examined whether ">AT imaging can provide a screening tool for molecular genetic studies by studying m u tations in the candidate gene GCH-I a n d by measuring
CSF neopterin i n clinically diagnosed and DAT studysupported DRD patienrs.
Patients and Methods
Since 1986, we have followed 9 (8 from two families, and 1
sporadic) DRD patients. Diagnosis of DRD was made by
the history of early-onset dystonia, parkinsonism, diurnal
fluctuation, and excellent L-dopa response without doparelated complications during long-term treatment. Workups
for the patients, which included routine blood chemistry, serum copper, ceruloplasmin, 24-hour urine copper, thyroid
function test, electroencephalography, electromyography, visual evoked potential, brainstem auditory evoked potential,
somatosensory evoked potential, and brain magnetic resonance imaging, were normal. The pedigrees are shown in
Figure 2. Clinical summaries of all patients are in the Table.
See the Table for patient identification. Among 9 cases of
DRD, 4 familial cases (2 from each family; see Fig 2, arrows)
and 1 sporadic case (Patient 9) were studied by using
[ i231]P-CIT SPECT. Numbered members in the pedigree
are the ones who had a gene study performed. Members who
are not numbered do not have any neurological symptoms
by history. CSF neopterin was measured in 4 patients (Patients 2, 6, 7 , and 9). [i231]p-CIT SPECT study and CSF
sampling for neopterin were approved by the Institutional
Review Board of the Hospital. Patients were informed of the
experimental nature of the study, and written consent was
[1231]fl-CITSPECT Study
[ Iz3I]P-CIT was prepared from the corresponding trimethylstannyl precursor (Research Biochemicals International,
Natick, MA) and high radionuclidic puriry ['"I]NaI (Korea
Atomic Energy Research Institute, Seoul, Korea) by using
the method described by Zea-Ponce and colleaguesz3 with
minor modifications. Medication was stopped for 48 hours,
and 450 mg of iodine solution was given to the patients 1
day before the study. Each subject received an intravenous
bolus injection of 10 mci [Iz3I]P-CIT (370 MBq) at 6 PM.
Studies were performed by using a double-headed SPECT
camera (Prism 2000, Picker, Highland Heights, O H )
equipped with medium-energy collimators. The subject was
laid in a supine position, and the head was positioned to
obtain images in a plane parallel to the orbitomeatal line.
Scans were done at 1, 2, 18, 21, and 24 hours after injection.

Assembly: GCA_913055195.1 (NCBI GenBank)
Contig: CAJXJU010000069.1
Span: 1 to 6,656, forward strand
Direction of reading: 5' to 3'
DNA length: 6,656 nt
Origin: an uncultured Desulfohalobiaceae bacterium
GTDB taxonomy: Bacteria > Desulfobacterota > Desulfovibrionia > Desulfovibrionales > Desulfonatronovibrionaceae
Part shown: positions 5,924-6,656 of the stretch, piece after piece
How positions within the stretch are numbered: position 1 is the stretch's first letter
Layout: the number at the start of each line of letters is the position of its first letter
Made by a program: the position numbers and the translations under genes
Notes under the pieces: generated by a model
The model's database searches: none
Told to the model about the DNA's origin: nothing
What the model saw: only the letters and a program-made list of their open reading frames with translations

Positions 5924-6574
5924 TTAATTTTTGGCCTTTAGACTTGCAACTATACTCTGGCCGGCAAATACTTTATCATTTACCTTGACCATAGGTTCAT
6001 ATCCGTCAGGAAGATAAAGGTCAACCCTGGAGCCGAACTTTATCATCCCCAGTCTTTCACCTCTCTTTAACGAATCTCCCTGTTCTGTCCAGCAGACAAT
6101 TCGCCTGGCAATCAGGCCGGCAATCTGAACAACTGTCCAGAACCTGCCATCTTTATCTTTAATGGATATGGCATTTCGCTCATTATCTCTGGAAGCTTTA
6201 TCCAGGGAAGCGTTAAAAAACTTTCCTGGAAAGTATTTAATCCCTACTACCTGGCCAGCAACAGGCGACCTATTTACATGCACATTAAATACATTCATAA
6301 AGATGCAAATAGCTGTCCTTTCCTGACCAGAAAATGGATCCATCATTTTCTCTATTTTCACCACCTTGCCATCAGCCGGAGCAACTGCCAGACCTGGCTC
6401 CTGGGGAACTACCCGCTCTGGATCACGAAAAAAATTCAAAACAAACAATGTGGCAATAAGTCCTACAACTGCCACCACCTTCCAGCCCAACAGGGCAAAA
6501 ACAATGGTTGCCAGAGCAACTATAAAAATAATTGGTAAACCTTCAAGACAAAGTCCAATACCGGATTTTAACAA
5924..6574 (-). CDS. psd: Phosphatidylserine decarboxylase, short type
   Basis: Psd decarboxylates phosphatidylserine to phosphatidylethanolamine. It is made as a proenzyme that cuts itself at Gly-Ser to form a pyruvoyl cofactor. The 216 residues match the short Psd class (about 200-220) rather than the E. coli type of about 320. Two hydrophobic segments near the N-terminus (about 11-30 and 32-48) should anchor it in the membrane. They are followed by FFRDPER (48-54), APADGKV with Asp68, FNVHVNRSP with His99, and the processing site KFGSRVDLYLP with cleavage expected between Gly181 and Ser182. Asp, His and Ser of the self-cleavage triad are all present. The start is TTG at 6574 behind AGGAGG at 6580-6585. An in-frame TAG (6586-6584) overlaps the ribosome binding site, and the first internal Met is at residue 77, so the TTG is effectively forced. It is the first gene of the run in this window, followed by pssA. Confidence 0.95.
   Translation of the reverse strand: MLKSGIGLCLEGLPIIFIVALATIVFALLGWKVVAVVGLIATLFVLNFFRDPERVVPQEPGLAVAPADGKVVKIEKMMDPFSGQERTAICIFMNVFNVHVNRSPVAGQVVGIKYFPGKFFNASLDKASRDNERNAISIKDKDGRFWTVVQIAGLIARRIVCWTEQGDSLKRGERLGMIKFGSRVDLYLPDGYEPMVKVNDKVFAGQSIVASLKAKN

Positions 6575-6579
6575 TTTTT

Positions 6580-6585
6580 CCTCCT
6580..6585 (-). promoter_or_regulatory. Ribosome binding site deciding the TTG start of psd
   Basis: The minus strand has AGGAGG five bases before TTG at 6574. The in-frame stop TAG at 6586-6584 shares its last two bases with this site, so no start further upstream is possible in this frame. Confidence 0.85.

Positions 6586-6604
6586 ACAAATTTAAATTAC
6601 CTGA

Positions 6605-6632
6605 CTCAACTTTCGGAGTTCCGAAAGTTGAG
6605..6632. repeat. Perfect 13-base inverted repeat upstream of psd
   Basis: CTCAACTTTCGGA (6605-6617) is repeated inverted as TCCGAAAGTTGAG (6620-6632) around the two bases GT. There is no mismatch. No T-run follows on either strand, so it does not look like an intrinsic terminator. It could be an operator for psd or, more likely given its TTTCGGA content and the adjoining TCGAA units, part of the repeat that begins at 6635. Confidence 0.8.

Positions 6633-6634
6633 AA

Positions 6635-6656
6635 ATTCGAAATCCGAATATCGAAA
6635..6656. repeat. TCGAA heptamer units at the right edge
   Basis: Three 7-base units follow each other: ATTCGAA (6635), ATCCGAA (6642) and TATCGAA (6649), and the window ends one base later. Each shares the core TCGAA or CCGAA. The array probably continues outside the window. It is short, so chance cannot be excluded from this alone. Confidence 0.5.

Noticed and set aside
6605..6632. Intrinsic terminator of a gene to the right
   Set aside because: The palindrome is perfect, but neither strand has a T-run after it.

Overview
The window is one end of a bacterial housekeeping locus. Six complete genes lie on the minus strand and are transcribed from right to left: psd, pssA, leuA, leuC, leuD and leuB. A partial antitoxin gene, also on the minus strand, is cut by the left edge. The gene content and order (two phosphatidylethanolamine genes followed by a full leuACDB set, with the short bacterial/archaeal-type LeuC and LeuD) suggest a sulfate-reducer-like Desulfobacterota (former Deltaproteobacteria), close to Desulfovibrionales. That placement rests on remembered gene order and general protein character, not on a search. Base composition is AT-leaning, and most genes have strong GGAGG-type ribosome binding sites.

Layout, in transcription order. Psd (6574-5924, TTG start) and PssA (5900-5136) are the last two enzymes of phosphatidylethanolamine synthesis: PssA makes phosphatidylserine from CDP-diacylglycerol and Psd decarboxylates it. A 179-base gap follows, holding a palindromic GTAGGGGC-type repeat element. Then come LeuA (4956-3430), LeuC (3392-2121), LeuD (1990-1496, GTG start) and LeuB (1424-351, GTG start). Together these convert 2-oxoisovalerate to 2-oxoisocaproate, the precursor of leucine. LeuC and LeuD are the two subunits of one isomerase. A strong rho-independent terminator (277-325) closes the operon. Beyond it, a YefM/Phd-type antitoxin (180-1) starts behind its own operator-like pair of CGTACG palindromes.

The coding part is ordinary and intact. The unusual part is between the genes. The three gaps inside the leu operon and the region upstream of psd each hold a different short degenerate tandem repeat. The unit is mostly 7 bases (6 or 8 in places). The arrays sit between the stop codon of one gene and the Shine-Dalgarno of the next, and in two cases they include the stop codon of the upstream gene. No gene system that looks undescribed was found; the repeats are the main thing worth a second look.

Data were acquired with a 20% symmetric window centered
at 159 keV, 128 X 128 matrix (pixel size = 4.67 mm, slice
thickness = 4.67 mm), and reconstructed with a Butterworth filter (cutoff = 0.4 cycle/cm, order = 7). Attenuation
correction was performed by using Chang's method (linear
attenuation coefficient CI. = O.l/cm). Reconstructed images
were used to identify the brain anatomy and measure the
radioactivity. Striatal and occipital regions of interest (ROIs)
were positioned visually in the three contiguous brain slices
showing the highest radioactivity in the striatal region. The
striatal ROI was in an elliptical shape of 5 X 7 pixel size
(23.4 mm X 32.7 mm) to include whole striatum; and the
occipital ROI was positioned within each occipital area in a
round shape of 6 X 6 pixel size (28 mm X 28 mm). Ra-
Fig 2. Pedigrees of Dopa-responsive dystonia fdmilies K and C. Affected members are shown by filled circles (all the affected were
females). The ones numbered were examined and underwent a gene study. Arrows indicate those who underwent the [i2331]P-CIT
single-photon emission computed tomographic study.
Family K
Family C
I 0
794 Annals of Neurology
Vol 43
No 6
June 1998
Table. Clinical Summary of tbe Patients
(yr)/Sex (yr)
Initial Symptom
Patient 1
(K 11-2)
Patient 2
(K 11-31
Patients 3, 4
(K 11-4, 5)
Patient 5
(K 111-1)
Patient 6
(C 111-2)
Patient 7
(C 111-4)
Patient 8
(C 111-6)
Patient 9
Additional Features
when Full Blown
Initial Examination
Walking difficulty, ante- Masked face, equinus
collis, trunk tilt,
and striatal toes, bradykinesia, Lt arm
speech difficulty,
both feet equinus, Lt
tremor, Lt hemiparehand tremor
sis, increased DTRs,
postural instability
Lt foot dystonia
Lt hand tremor, Lt el- Bradykinesia, postural
and rest tremor,
bow flexion on walkmaking a fist with Lt
ing, Lt thumb hyperflexion, scoliosis,
hand, torticollis,
torticollis, fatigue
trunk tilt on walking
Rt foot inversion
Trunk anteflexion, mak- Trunk anteflexion,
ing fist with both
making fist with
hands, Lt arm dystoboth hands, Lt arm
nia, writing difficulty,
postural tremor of
both hands
Walking difficulty
Poor balance and hand Both feet equinovarus,
with tip-toeing
coordination, writing
impaired hand dexdifficulty
terity, scoliosis, increased DTRs
Lt foot equinovarus Writing and walking
Lt foot equinovarus,
difficulty, scoliosis,
both leg spasticity,
torticollis, fatigue
bradykinesia, postural
Lt foot equinovarus Torticollis, tremor in
Both feet equinovarus,
making fist with
both hands, fatigue,
writing and walking
both hands, striatal
difficulty, dysarthria,
toe on Lt, increased
leg weakness
Difficulty with writing
Walking difficulty
Lt hemiparesis, making
and piano-playing
a fist with Lt hand,
increased DTRs,
spastic wide based
Twisting of body and
Torticollis, parkinsonLt foot dragging
neck, walking and
writing difficulty
Hyperflexion of
both toe
L-Dopa Wearing
2 days
36 hr
2-3 days
3 days
2 days
2 days
3 days
3 days
"L-Dopa was given with L-aromatic amino acid decarboxylase inhibitors.